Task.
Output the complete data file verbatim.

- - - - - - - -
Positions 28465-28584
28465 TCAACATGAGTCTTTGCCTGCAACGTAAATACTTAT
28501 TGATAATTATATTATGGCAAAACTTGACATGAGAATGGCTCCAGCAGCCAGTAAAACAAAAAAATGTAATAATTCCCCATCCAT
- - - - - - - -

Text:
Positions 28465-28584
28465 TCAACATGAGTCTTTGCCTGCAACGTAAATACTTAT
28501 TGATAATTATATTATGGCAAAACTTGACATGAGAATGGCTCCAGCAGCCAGTAAAACAAAAAAATGTAATAATTCCCCATCCAT